Oct. 3, 2012; Miami, FL, USA; New York Mets relief pitcher Bobby Parnell (39) throws during the ninth inning against the Miami Marlins at Marlins Park. The Mets won 4-2. Mandatory Credit: Steve Mitchell-USA TODAY Sports

Production < Stuff?

In the past week, the Mets settled arbitration-eligible cases with Bobby Parnell and Ike Davis, as reported here on Rising Apple. Parnell agreed to a one-year, $1.7 million contract, a raise of about $1.2 million over his 2012 salary.

Parnell is an interesting case, as he has two outstanding pitches, a fastball in the high 90s and a knuckle-curve that he throws off speed. In fairness to Parnell, he has been asked by the organization to be a reliever, a starter, then a reliever once again. However, Parnell has not achieved consistent success in the major leagues. His production is seemingly inconsistent with his raw talent. Another young relief pitcher in the NL, Craig Kimbrel, has very similar stuff to Parnell. Kimbrel also has a blazing fastball, and throws a heavy sinker. Kimbrel has been very successful in his closer role with Atlanta. Let’s take a statistical look at Parnell and Kimbrel.

 

Kimbrel:

2011               IP 77         K 127           H 32            BB 48              WHIP 1.03       ERA 2.10

2012              IP 62.2     K 116            H 14             BB 27              WHIP .654       ERA 1.10

 

Parnell:

2011              IP 59.1     K 64           BB 27           H 60              WHIP  1.47        ERA  3.64

2012             IP 68.2      K 61           BB  20          H 65             WHIP 1.29         ERA 2.49

 

A quick look at the statistics above shows that Parnell is basically an average pitcher, while Kimbrel is dominant.

Again, their “stuff” is essentially the same (as has been pointed out on SNY during game broadcasts as well). Why can’t Parnell achieve success as Kimbrel does? Is it pitch location? Pitch sequence? The pitching coach? The catcher? As is often the case, probably some combination of all of these must be included into the equation. In any event, 2013 will be a key year for Parnell. Parnell will be 29 this year, and has been in the big leagues (at least parts of seasons) since 2008. He has earned a significant raise, and may have the closer role. Parnell will also have new catchers this year.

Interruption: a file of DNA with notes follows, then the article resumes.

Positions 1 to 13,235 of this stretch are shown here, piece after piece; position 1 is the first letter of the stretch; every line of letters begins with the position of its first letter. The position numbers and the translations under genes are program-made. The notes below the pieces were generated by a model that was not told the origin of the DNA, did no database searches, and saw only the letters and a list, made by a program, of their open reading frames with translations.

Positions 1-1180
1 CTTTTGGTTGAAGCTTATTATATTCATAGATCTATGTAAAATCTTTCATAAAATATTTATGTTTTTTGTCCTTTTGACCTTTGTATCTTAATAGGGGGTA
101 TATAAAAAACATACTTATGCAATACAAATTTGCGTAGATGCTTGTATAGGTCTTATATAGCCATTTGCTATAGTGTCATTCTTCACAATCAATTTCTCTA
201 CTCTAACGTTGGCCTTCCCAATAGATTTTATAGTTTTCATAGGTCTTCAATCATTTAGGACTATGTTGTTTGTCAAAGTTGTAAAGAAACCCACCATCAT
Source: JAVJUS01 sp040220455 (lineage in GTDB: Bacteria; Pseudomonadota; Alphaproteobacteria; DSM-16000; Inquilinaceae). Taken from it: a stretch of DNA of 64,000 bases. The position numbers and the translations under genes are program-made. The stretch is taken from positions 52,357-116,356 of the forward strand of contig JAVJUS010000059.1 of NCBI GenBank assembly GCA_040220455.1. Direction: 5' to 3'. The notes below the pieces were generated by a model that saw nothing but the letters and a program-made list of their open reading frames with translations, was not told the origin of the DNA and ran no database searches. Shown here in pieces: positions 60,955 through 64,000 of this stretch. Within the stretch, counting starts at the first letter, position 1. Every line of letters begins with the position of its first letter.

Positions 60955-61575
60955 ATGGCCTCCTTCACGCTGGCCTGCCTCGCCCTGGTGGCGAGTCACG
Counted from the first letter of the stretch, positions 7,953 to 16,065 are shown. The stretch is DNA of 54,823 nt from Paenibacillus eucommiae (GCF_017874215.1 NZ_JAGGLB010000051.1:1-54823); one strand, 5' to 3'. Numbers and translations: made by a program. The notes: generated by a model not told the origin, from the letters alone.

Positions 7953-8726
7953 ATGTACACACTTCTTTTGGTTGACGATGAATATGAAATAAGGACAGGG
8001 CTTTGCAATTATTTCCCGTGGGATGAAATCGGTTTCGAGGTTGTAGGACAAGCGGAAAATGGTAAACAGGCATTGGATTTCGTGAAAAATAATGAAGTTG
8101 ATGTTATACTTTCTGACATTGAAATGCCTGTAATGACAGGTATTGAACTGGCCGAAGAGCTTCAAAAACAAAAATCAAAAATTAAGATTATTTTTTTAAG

I’ve grown frustrated watching Parnell for the reasons cited above. He should be better than he is. One theory that I’ve heard about Parnell is that he does not use his fastball to push hitters off the plate, thereby potentially opening the outside corner for him. In late August of 2011, the Mets were in a tight game in Philadelphia, and Parnell was on to close. He was struggling, and Hunter Pence was at bat. Parnell buzzed a fastball near Pence’s chin, to the delight of Ron Darling. Parnell proceeded to strike Pence out (on a fastball low and away), and the Mets won the game. Unfortunately, we haven’t seen a lot of that from Bobby since that game. He’ll need to do more of it in 2013. The Mets are counting on him.

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Tags: Bobby Parnell Craig Kimbrel

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